Filmmaker Rob Stewart on his book Save the Humans

First aired on Q (29/8/12)


He's been called "part Michael Moore, part Jacques Cousteau," as well as "David Suzuki with a six-pack." Rob Stewart is the Toronto-based director of the 2007 documentary Sharkwater. He's also increasingly known as an environmental activist. He stopped by Studio Q recently to talk about his new book Save the Humans, and what he thinks we need to do to save both the world and ourselves.

In his award-winning film, Stewart looked at how the shark-fishing industry was not only depleting the population of a top-level predator, but the effect this was having on the climate. Sharkwater had a major impact: countries that banned the fishing practice went from 16 to more than 90 in five years. Save the Humans is also a project of passion — part memoir, part rallying cry, it documents how his love of the natural world made him a conservationist and asks how we can save other species if we can't save ourselves. He has a film on the same theme, called Revolution, premiering at the Toronto International Film Festival on September 12.


Stewart told host Jian Ghomeshi that he combined his personal story with an environmental message in Save the Humans because his convictions came about through his experiences, and by sharing them he hoped to bring more people to the causes he cares about so deeply. "If I could take people on the journey of a fish nerd, you know, figuring out what's going wrong with the planet and trying to do something about it, maybe they'd come to the same conclusions as me and want to fight for sharks, and humanity."

He says he's been a "fish nerd" since childhood. "As a kid, I was chubby, I stuttered. And I had these pets, these animals, and none of these things mattered to them." As a child, Stewart also had the opportunity to go to the Caribbean and Florida, and explore the underwater world. "There's 3.5 billion years of evolution in the oceans, and 500 million years of evolution on land, so the stuff that goes on underwater is absolutely phenomenal," he said. "It's the most intriguing world possible."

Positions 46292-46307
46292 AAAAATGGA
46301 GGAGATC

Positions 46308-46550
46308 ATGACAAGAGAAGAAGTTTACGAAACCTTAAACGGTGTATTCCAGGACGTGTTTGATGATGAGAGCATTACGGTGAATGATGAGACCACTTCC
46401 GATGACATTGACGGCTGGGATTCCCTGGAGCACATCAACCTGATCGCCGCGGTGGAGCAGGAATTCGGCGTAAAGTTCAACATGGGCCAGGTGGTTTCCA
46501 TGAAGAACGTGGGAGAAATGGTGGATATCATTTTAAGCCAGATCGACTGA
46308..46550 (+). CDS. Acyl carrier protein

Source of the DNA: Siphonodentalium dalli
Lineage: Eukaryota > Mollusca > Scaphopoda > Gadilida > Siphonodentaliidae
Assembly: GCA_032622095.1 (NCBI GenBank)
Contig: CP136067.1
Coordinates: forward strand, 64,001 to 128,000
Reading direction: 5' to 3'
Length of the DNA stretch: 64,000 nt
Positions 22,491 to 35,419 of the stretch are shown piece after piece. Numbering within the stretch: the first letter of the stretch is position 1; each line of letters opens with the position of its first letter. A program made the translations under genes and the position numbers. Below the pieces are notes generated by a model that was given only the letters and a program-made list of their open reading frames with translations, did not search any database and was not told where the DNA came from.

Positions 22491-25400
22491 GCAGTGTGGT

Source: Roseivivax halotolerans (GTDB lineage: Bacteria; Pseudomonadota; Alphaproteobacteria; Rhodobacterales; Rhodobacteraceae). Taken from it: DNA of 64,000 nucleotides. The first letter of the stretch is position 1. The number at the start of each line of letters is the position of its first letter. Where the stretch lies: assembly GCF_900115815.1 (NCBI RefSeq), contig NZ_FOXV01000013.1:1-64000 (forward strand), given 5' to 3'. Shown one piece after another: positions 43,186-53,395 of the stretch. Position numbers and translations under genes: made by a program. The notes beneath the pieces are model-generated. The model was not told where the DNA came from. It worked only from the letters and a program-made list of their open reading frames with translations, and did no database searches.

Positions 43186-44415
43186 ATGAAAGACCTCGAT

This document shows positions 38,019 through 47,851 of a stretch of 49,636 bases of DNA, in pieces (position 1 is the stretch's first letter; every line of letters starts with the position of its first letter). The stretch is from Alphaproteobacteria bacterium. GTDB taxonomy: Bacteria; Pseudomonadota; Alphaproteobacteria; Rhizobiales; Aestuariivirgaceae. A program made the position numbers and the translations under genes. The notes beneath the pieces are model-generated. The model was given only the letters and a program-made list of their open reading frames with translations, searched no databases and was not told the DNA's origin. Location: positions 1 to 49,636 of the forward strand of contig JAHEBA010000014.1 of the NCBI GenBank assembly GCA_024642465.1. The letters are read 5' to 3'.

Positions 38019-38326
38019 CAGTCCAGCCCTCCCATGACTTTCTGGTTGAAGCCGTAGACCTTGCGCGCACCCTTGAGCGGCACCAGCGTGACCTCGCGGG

In Save the Humans, Stewart describes his first encounter with a shark, at the age of nine. "I saw this shark, it saw me, and then bolted." He loved the ocean as a child, but had been afraid of sharks up to that point. To realize that the creature he so feared was actually afraid of him was "a hugely transformative experience."

Stewart believes that the general fear of sharks is what has made people indifferent to their fate. "Shark populations have dropped 90 per cent in 30 years, and we're killing 100 million sharks a year, mostly for shark fin soup," he said. "The main reason why that's happening without anyone caring is that everyone's afraid of sharks."

We may think we're making the world safer for humans by eliminating sharks but that's not the case, according to Stewart. "We're ripping out one of the frameworks for life in the oceans that gives us the air and the oxygen we breathe, and the food we depend on."

In his book, Stewart chronicles the challenges he faced in making Sharkwater, which included being charged with attempted murder, going hundreds of thousands of dollars into debt, almost losing a leg to flesh-eating disease, and getting infected with dengue fever, West Nile virus and tuberculosis. He said that he persevered, however, because he saw the project as "my one shot at making a difference."

Sharkwater was also a turning point for Stewart in a personal sense. "Seeing all the destruction that humans had wrought on ecosystems and species, and the lack of care, I sort of developed a distrust and a dislike of humanity at times," he admitted. But making the film and seeing the response to it "instilled a lot more hope in me and made me love humanity a lot more than I ever could before."

His new mission to save humanity grew out of attending environmental conferences and festivals where his film was screening. He met many scientists and conservationists who convinced him that, as worthy as his crusade for sharks was, the bigger issue was that "by the middle of this century, we could have no fish in the oceans, no coral reefs, no rainforests and nine billion people on a planet that can't even sustain seven billion people."

For Stewart, "the main issue is that there's too many people consuming too much, and that consumption is destroying our life support system." He feels that education is the key to persuading people to act in the interests of humanity, and the planet.

How do you get people invested in this cause? Stewart adamantly believes that his book and movie will have a galvanizing effect; that they "can change the world."

He went on to say: "I think every bit of awareness changes the world, and that the more people who are made aware of these issues, the more people who are going to go to bat for [them]."